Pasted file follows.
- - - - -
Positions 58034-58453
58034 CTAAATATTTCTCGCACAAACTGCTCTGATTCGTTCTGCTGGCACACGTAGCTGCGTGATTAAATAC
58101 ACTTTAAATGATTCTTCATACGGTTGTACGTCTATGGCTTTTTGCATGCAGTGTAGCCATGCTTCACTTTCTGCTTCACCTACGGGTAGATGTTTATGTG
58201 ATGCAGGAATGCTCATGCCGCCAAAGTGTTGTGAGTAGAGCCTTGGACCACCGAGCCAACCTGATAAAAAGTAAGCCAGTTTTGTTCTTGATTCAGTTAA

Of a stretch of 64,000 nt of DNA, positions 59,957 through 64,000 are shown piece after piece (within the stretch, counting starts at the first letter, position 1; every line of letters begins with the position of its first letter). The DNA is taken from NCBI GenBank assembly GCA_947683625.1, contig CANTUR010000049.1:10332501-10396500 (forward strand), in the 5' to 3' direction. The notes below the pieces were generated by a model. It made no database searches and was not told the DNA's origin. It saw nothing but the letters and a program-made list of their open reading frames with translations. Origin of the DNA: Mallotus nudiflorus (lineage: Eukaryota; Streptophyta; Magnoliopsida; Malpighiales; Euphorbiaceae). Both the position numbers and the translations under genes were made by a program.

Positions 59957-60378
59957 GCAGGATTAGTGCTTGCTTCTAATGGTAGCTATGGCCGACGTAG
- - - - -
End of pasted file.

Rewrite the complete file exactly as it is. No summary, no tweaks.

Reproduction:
Positions 58034-58453
58034 CTAAATATTTCTCGCACAAACTGCTCTGATTCGTTCTGCTGGCACACGTAGCTGCGTGATTAAATAC
58101 ACTTTAAATGATTCTTCATACGGTTGTACGTCTATGGCTTTTTGCATGCAGTGTAGCCATGCTTCACTTTCTGCTTCACCTACGGGTAGATGTTTATGTG
58201 ATGCAGGAATGCTCATGCCGCCAAAGTGTTGTGAGTAGAGCCTTGGACCACCGAGCCAACCTGATAAAAAGTAAGCCAGTTTTGTTCTTGATTCAGTTAA

Of a stretch of 64,000 nt of DNA, positions 59,957 through 64,000 are shown piece after piece (within the stretch, counting starts at the first letter, position 1; every line of letters begins with the position of its first letter). The DNA is taken from NCBI GenBank assembly GCA_947683625.1, contig CANTUR010000049.1:10332501-10396500 (forward strand), in the 5' to 3' direction. The notes below the pieces were generated by a model. It made no database searches and was not told the DNA's origin. It saw nothing but the letters and a program-made list of their open reading frames with translations. Origin of the DNA: Mallotus nudiflorus (lineage: Eukaryota; Streptophyta; Magnoliopsida; Malpighiales; Euphorbiaceae). Both the position numbers and the translations under genes were made by a program.

Positions 59957-60378
59957 GCAGGATTAGTGCTTGCTTCTAATGGTAGCTATGGCCGACGTAG